According to the Biden administration, seven companies leading the AI race have come together to promise future measures that will help the US government regulate the emerging tech.
The seven countries, Alphabet, Amazon, Anthropic, Inflection, Meta, Microsoft and OpenAI, said they will continue to share information on how to reduce risks to cybersecurity.
As part of their pledge, the companies agreed to watermark AI-generated content – making it easier for users to spot deep fakes and generated text.
The companies have reportedly pledged to test the systems rigorously before releasing them to the public.
As well as this, the seven companies told the US government that they will focus on ensuring all generative AI is free of discrimination and bias, according to Reuters.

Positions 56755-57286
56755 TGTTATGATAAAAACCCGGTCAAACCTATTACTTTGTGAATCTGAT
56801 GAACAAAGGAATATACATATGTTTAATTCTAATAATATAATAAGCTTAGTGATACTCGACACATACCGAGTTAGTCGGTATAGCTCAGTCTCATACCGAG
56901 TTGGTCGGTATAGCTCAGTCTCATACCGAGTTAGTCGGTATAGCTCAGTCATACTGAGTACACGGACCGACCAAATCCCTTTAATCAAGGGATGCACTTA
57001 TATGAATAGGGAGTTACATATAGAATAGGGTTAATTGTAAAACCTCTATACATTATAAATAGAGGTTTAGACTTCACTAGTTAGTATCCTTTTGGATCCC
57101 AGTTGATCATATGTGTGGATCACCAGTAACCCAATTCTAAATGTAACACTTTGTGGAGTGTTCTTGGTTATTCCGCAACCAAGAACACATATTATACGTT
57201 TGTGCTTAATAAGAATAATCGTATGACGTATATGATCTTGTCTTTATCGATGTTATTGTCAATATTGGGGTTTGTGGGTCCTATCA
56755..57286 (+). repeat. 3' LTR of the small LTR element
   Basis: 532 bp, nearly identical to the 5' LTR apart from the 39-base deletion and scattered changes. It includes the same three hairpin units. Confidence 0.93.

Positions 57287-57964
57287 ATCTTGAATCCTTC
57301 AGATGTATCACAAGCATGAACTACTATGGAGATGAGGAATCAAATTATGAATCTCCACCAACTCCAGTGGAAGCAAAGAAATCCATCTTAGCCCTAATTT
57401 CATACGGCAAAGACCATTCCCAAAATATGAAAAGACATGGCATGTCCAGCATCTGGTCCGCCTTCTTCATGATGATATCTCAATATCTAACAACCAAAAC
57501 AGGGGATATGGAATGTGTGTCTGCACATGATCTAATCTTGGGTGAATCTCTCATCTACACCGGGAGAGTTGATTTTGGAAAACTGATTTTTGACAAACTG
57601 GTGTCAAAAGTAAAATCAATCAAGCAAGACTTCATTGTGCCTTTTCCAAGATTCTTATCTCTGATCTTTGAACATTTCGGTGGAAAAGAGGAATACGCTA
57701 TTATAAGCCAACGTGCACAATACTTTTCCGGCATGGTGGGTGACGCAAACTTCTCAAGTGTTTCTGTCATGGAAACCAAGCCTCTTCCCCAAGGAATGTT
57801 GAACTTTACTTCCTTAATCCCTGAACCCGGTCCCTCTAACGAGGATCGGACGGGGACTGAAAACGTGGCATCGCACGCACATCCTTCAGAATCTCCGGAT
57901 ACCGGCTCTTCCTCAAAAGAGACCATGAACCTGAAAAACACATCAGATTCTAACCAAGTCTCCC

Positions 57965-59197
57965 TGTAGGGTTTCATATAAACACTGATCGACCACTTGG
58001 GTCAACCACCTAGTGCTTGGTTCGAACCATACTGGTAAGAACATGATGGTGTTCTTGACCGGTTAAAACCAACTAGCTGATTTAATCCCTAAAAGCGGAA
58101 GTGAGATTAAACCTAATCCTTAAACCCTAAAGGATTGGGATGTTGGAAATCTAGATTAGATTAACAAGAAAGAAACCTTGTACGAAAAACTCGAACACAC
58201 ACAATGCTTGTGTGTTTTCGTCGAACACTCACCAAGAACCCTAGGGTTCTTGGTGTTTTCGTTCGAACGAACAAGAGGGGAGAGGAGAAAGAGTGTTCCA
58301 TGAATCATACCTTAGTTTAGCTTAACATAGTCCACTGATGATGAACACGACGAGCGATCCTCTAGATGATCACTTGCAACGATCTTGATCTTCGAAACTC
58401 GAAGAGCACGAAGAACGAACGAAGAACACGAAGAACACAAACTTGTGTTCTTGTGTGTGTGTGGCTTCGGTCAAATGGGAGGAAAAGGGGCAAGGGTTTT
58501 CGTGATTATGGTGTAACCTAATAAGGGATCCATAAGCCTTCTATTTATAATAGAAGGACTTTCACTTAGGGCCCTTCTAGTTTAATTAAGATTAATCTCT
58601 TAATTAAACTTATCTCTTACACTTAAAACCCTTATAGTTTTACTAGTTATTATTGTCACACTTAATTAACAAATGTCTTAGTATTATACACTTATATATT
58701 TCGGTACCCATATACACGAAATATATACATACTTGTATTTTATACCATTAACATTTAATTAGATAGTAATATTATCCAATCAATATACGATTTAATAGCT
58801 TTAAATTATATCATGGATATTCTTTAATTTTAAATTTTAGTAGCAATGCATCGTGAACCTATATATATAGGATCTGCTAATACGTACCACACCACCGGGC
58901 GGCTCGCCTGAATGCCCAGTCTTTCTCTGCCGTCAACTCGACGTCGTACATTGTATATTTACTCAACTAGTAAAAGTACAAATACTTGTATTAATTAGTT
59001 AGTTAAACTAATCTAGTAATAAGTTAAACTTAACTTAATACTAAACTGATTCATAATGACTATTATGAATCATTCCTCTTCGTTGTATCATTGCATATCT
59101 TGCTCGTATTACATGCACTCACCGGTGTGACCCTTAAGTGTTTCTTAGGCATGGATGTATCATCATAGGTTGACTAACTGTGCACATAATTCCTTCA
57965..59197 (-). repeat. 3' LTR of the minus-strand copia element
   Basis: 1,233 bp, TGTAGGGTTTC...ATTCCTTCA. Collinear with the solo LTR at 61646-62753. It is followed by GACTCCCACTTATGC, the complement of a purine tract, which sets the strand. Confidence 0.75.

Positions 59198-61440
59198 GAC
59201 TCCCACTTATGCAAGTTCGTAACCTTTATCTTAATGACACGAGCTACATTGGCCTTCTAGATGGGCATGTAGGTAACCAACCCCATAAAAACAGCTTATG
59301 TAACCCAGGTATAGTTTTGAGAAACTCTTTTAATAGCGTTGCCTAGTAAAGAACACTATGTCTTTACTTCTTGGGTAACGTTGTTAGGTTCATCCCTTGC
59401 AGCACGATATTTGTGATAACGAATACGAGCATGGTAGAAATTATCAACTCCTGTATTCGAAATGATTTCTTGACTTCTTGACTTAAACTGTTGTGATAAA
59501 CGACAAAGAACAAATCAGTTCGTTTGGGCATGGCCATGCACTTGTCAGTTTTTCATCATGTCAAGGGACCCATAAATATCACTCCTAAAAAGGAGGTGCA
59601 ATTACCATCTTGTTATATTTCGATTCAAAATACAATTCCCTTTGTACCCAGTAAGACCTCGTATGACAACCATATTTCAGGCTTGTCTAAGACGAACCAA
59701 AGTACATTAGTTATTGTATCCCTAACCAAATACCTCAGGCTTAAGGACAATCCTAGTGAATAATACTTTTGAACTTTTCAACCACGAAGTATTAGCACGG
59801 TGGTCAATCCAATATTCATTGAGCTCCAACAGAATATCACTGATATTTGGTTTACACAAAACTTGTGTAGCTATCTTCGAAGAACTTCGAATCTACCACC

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These recent pledges have been celebrated as a win by the Biden administration, which like other countries, has been scrambling to regulate the technology.
Lawmakers around the world have been trying to find the best way to deal with the dangers of generative AI, while also making the most of its benefits.
In the UK, the government has pledged to fund £100m into an AI taskforce, which has been made up of experts throughout the industry and academia.
Ian Hogarth, the new leader of the taskforce, said: “The Prime Minister has laid out a bold vision for the UK to supercharge the field of AI safety, one that until now has been under-resourced even as AI capabilities have accelerated.”
The value of AI deals plummeted to $72.9bn in 2022, a dramatic drop from $127.2bn in 2021, according to research firm GlobalData.
Investment in AI had been on a mostly upward trajectory for the past decade. In 2013, AI deals totalled just $1.6bn.
Five years on in 2018, investment in AI had shot up to a whopping $83bn.